Objective: This study was done to determine the potential benefits of minimally invasive mitral surgery performed with intraoperative video assistance.
Methods: From May 1996 until March 1997, a minithoracotomy and video assistance were used in 31 consecutive patients undergoing mitral repair (n = 20) and replacement (n = 11). Their ages ranged from 18 to 77 years (59 +/- 2.6 years; mean +/- standard error of the mean). Ejection fractions were 35% to 62% (55% +/- 1.5%). Operations were done with either antegrade/retrograde (n = 10) or antegrade (n = 19) cold blood cardioplegia and a new transthoracic crossclamp or with ventricular fibrillation (n = 2). Peripheral arterial cannulation (n = 28) and pump-assisted right atrial drainage (n = 26) were used most often.
Results: No hospital deaths occurred, but the 30-day mortality was 3.2%. Complications included deep venous thrombosis and a phrenic nerve palsy in one patient each. No patient had a stroke or required reoperation for bleeding. Postoperative echocardiography showed excellent valve function in all but one patient. Cardiopulmonary bypass and arrest times averaged 183 +/- 7.2 and 136 +/- 5.5 minutes, respectively. Compared with 100 patients having conventional mitral valve operations, these patients had significantly shorter hospitalization times (8.6 +/- 0.5 vs 5.1 +/- 0.9 days, p = 0.05). Moreover, 81% of the later cohort were discharged between day 3 and 5 (3.6 +/- 0.2 days). Hospital charges (decreases 27%, p = 0.05) and costs (decreases 34%, p < 0.05) were less than in conventional operations. Patient follow-up suggested minimal perioperative pain and rapid recovery.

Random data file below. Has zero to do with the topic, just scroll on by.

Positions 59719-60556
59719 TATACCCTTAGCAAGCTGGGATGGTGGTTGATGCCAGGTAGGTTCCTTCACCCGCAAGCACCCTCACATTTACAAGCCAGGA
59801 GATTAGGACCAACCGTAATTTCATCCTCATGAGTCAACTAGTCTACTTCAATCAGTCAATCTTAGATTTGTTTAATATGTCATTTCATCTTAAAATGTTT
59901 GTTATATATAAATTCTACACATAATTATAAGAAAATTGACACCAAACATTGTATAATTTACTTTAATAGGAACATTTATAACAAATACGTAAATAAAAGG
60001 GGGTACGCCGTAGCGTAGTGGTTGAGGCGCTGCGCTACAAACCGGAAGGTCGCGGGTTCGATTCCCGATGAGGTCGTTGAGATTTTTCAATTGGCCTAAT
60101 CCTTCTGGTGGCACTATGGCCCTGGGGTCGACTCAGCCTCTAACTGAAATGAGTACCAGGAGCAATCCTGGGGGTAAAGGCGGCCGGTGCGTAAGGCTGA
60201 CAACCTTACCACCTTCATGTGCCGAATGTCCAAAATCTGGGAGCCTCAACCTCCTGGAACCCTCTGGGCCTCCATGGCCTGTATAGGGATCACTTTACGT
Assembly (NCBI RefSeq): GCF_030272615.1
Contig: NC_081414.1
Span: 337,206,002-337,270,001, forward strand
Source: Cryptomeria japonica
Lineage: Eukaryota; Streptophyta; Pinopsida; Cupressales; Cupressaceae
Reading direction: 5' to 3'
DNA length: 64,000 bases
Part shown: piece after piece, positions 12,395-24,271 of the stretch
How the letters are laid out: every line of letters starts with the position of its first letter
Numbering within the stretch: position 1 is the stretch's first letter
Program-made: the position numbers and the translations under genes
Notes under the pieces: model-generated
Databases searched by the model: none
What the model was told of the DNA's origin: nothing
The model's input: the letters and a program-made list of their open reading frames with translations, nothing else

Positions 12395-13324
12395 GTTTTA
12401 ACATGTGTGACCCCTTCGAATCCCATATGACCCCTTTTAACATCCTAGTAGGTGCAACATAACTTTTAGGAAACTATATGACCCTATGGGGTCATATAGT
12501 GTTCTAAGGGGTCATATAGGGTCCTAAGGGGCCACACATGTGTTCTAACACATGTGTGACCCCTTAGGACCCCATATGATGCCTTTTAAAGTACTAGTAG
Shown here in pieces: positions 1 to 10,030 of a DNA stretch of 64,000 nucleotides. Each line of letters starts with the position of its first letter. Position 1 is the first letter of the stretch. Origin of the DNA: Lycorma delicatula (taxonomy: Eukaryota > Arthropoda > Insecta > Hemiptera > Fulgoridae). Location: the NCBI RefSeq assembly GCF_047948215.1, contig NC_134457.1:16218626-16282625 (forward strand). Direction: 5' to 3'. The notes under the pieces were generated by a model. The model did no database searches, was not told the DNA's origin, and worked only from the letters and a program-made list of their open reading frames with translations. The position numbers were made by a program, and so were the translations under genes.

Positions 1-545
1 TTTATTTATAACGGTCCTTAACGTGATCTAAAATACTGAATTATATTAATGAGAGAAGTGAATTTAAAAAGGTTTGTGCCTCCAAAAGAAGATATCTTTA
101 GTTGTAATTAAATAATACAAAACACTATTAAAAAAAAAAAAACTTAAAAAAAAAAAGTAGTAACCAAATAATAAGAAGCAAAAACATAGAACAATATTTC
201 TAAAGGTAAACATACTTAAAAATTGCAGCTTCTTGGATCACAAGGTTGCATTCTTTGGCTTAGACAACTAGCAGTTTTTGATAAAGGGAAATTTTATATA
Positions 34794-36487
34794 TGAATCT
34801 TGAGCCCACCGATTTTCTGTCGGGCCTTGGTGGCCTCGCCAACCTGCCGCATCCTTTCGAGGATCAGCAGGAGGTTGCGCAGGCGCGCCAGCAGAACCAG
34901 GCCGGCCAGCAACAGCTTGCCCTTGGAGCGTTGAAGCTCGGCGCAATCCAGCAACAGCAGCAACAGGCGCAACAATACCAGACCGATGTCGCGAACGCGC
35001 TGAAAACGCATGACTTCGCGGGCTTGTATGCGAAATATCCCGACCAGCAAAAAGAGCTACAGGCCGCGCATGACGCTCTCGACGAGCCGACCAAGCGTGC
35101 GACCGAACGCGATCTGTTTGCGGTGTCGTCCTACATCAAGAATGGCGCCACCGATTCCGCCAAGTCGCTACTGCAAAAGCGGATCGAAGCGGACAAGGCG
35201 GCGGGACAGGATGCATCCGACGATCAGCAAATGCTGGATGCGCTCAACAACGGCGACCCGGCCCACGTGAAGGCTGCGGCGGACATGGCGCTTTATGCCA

Conclusions: Early results suggest that video-assisted minimally invasive mitral operations can be done safely. These methods may benefit patients through less morbidity, earlier discharge, and lower cost.